We’ve tried forms of threat and force in our efforts to sort out The War on Terrorism? What if we started by asking of a better question? What if caring about the “hopes and dreams” of vulnerable youth was the missing piece of the puzzle?
Since 9/11, I suspect we’ve tested various forms of threat and force enough to know how that’s going to continue to turn out.
But if our strategy was to focus on hopes and dreams, we’ve definitely got something we can work with!
While our subject matter today may seem a bit negative by EWC standards, the work of the person we are introducing you to is nothing short of extraordinary and if you go the distance with us today, you may have new “hopes and dreams” yourself.
Scott Atran is a global traveler and never-ending student of the human condition, and his experiences shed a whole new light on what we hear on the evening news.
I came across his interview with Krista Tippett on her podcast On Being and was rooted to my chair. This is a perspective that we are not hearing. This is a man who has lived within the transition zone between innocence and terrorist. We might do well to consider his observations.
Here’s what Krista Tippett says about Scott Atran:
For over a decade, the French-American anthropologist Scott Atran has been listening to the hopes and dreams of young people from Indonesia to Egypt. He explores the human dynamics of what we analyze as ‘breeding grounds for terrorism’ — why some young people become susceptible to them and others, in the same circumstances, do not. His work sheds helpful light on the question…” 1
See what you think…
Doesn’t that sound logical?
Perhaps all these boys and young men are perpetrating the worst atrocities imaginable because their hopes and dreams were never nurtured, and then a void in their sense of belonging was filled by the first opportunist to come along!
In his NYTimes best-selling book, Better Angels of Our Nature, Steven Pinker had an observation that seems spot on if you consider it in the light of the way many young people grow up with no nurturing adult and no hope.
“Probably the most effective call to martyrdom is the opportunity to join a happy band of brothers.”
That’s so profound, yet obvious after you’ve heard Steven Atran talk about his own experiences.
Of course, young people are going to gravitate toward a sense of brotherhood! Where ever it comes from.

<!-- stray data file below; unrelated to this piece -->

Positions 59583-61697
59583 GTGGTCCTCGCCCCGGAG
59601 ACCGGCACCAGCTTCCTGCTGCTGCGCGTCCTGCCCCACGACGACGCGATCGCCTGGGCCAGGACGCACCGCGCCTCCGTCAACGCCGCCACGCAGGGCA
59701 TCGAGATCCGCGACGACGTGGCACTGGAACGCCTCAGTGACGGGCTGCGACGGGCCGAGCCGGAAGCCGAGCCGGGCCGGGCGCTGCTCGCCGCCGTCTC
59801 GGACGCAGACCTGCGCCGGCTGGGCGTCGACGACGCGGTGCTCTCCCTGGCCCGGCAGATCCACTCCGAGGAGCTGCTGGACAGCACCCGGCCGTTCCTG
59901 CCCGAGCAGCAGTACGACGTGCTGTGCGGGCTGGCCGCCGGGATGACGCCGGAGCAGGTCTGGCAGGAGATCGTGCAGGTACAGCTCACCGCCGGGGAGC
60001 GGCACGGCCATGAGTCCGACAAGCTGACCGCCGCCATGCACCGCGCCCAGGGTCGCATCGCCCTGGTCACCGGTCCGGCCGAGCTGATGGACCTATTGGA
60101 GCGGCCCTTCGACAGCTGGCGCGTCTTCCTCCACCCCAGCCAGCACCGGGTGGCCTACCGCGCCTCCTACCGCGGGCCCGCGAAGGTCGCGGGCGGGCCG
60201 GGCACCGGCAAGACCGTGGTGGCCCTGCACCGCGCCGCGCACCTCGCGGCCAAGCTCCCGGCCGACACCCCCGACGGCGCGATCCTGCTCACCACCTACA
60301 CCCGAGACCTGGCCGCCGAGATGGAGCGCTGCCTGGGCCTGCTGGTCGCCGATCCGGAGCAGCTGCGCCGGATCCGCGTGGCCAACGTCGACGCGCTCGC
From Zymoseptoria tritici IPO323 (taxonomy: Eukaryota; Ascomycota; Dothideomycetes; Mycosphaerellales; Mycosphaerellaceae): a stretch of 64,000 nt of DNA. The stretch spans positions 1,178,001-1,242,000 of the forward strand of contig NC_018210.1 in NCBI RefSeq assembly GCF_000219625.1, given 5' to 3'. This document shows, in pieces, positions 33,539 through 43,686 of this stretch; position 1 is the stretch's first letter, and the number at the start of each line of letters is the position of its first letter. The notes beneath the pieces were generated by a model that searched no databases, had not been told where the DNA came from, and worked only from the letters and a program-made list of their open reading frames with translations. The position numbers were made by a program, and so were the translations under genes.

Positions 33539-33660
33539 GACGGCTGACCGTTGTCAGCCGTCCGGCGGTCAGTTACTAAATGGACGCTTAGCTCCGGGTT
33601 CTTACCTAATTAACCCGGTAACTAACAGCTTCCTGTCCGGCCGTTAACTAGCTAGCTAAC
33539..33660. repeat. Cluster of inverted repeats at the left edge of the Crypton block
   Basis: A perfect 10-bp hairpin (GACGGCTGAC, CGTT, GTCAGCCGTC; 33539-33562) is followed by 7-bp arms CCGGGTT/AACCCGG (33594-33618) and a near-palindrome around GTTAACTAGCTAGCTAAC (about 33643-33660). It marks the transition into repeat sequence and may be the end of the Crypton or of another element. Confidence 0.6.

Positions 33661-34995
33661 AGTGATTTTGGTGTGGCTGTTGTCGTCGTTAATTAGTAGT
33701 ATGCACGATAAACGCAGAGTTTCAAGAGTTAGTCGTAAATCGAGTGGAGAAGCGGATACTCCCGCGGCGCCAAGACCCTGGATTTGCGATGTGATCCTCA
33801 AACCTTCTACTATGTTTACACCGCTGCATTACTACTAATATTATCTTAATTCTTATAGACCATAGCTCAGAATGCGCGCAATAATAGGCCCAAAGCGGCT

We see that now with returning veterans from our 10 years of war in Iraq and Afghanistan. Some of them love the safety and predictability of their homes, and yet still miss the brotherhood of serving and being strangers in a strange land.
But I think this quote I ran across says a lot about how we move forward, beyond our intractable conflicts…
What if we don’t think our impulsive first answer is the best answer?
Think of a fragile 16-year-old boy you may know who is struggling a bit. If his circumstances were even more devoid of caring guidance, where would his energy go?
I looked very hard for the author of this quote, without success. Let’s call it something most of us know in our core anyway…
“Hopes and dreams are like teardrops in the rain: they often get lost in reality.”
Maybe the need for supported hopes and dreams is not a third world problem as some would like to imagine. Maybe it’s a universal need that we “elders” should be actively addressing the world over!
After listening to that podcast, we saw ourselves in the darkest moments of our youth: the local kids who hang out in the park, children in crisis, and other troubled boys.
Maybe Mr. Atran’s wisdom of experience should bring everyone’s focus around to a new direction.
Hopes and Dreams… Yes, that’s definitely something we can work with!
We strongly suggest you head over to On Being’s website to check out some of their other incredible interviews. It’s an amazing radio broadcast where some of the most interesting people in the world are being interviewed weekly. I never miss an episode and listen to most a few times in order to absorb every nuance.
Maybe we can move things in a better direction if we first remember that it is still an amazing world out there, full of possibilities we’ve yet to discover.
Stay open, curious and hopeful!
~ Dr. Lynda
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